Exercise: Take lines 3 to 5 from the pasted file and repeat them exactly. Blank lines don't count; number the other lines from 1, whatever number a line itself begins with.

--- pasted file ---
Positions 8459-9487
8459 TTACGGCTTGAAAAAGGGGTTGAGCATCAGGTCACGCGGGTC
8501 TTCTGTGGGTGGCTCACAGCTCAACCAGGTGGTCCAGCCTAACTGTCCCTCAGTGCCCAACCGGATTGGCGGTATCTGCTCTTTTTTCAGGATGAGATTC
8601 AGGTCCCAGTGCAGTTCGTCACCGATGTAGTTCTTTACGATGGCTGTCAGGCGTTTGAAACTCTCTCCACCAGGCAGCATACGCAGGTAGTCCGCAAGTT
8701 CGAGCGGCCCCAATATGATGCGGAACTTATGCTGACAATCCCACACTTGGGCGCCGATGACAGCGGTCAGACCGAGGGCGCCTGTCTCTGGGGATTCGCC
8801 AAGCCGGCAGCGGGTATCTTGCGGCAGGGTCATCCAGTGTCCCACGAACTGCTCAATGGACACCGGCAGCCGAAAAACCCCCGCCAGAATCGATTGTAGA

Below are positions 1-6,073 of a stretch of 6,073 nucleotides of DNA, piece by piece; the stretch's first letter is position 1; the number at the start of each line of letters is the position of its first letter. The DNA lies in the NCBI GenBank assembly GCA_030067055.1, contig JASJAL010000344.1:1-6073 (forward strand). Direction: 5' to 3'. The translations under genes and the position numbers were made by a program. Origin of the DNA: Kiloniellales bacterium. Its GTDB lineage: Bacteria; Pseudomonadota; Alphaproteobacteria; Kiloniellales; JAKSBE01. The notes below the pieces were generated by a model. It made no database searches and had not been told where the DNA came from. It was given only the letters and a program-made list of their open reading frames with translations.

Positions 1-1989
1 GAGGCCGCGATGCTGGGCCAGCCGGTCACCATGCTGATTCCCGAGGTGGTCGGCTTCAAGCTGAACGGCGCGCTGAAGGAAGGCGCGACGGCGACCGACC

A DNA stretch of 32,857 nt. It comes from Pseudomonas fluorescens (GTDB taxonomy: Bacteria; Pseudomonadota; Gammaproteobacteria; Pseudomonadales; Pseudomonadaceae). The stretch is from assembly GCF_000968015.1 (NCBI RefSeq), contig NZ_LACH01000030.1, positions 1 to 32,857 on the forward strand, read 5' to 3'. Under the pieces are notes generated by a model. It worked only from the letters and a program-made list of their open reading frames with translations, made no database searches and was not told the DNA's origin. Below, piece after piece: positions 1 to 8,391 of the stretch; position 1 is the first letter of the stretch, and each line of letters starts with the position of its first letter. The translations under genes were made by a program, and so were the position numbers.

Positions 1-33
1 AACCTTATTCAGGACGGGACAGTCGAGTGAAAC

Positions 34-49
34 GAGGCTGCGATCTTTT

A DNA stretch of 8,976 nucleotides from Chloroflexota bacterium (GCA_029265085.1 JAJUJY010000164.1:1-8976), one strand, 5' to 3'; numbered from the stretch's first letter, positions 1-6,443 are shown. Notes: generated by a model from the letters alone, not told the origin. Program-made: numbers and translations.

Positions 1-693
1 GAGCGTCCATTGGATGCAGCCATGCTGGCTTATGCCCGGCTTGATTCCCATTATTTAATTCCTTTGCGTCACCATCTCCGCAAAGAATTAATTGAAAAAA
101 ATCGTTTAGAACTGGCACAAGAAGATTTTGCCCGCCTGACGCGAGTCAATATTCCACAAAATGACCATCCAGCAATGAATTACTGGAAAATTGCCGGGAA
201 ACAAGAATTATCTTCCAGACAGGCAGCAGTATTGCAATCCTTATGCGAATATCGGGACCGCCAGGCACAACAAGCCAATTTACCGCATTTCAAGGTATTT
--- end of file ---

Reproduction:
8501 TTCTGTGGGTGGCTCACAGCTCAACCAGGTGGTCCAGCCTAACTGTCCCTCAGTGCCCAACCGGATTGGCGGTATCTGCTCTTTTTTCAGGATGAGATTC
8601 AGGTCCCAGTGCAGTTCGTCACCGATGTAGTTCTTTACGATGGCTGTCAGGCGTTTGAAACTCTCTCCACCAGGCAGCATACGCAGGTAGTCCGCAAGTT
8701 CGAGCGGCCCCAATATGATGCGGAACTTATGCTGACAATCCCACACTTGGGCGCCGATGACAGCGGTCAGACCGAGGGCGCCTGTCTCTGGGGATTCGCC